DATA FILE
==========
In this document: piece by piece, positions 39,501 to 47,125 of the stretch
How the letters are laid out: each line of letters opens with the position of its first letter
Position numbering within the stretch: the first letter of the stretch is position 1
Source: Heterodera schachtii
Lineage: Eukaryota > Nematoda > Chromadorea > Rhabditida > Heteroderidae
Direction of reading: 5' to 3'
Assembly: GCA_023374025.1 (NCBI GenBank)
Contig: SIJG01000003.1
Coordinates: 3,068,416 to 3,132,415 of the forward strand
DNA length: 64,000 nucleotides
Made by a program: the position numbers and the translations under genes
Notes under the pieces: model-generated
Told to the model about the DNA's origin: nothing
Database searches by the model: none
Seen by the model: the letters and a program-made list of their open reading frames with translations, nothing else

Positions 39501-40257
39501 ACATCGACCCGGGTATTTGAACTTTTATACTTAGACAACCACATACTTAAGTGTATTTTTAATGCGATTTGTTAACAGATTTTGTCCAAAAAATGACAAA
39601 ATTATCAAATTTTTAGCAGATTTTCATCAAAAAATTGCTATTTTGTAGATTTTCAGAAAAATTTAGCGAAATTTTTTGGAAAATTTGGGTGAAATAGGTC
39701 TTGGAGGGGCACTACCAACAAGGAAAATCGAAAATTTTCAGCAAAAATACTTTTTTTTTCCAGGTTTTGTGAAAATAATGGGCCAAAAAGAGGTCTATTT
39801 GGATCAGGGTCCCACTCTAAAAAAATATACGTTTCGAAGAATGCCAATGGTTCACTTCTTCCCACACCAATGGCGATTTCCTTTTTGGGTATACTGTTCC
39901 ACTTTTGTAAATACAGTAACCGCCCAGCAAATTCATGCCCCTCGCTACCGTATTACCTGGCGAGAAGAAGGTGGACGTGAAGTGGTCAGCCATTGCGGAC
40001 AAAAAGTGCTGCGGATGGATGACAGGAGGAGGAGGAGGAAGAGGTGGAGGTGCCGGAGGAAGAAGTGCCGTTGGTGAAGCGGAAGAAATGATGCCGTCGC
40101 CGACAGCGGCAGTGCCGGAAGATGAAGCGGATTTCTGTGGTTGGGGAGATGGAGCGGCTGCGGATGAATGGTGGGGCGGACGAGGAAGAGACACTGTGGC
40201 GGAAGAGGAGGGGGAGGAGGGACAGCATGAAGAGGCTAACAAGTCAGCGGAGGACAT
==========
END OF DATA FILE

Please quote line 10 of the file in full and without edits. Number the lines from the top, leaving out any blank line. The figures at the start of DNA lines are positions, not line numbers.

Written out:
DNA length: 64,000 nucleotides